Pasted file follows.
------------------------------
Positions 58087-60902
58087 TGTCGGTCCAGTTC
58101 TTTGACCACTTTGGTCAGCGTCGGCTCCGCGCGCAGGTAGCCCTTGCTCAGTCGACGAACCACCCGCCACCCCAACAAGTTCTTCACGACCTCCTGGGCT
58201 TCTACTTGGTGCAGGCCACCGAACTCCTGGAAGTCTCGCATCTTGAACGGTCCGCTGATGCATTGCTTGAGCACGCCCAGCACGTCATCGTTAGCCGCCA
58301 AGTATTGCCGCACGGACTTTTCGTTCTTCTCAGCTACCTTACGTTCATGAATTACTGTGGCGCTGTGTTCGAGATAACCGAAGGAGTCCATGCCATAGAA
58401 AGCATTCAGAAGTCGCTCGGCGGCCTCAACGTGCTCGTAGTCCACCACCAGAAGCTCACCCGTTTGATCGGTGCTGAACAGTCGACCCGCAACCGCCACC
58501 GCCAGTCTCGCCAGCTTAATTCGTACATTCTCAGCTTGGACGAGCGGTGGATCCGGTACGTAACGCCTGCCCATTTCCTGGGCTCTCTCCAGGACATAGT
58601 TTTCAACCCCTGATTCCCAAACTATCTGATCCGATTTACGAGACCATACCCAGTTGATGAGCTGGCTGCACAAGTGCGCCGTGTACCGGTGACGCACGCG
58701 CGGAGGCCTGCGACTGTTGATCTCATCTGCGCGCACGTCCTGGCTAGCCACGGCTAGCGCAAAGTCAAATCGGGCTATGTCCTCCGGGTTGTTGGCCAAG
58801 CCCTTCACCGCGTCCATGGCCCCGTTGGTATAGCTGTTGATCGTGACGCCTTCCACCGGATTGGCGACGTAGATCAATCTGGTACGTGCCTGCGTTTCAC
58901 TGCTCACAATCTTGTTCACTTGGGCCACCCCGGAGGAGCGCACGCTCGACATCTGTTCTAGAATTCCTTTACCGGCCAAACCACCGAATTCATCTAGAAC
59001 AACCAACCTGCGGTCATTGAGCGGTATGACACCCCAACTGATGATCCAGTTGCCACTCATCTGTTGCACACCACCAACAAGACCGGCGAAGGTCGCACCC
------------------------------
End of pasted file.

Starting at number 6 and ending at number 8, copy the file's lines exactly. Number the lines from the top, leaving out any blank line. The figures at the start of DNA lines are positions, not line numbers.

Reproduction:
58401 AGCATTCAGAAGTCGCTCGGCGGCCTCAACGTGCTCGTAGTCCACCACCAGAAGCTCACCCGTTTGATCGGTGCTGAACAGTCGACCCGCAACCGCCACC
58501 GCCAGTCTCGCCAGCTTAATTCGTACATTCTCAGCTTGGACGAGCGGTGGATCCGGTACGTAACGCCTGCCCATTTCCTGGGCTCTCTCCAGGACATAGT
58601 TTTCAACCCCTGATTCCCAAACTATCTGATCCGATTTACGAGACCATACCCAGTTGATGAGCTGGCTGCACAAGTGCGCCGTGTACCGGTGACGCACGCG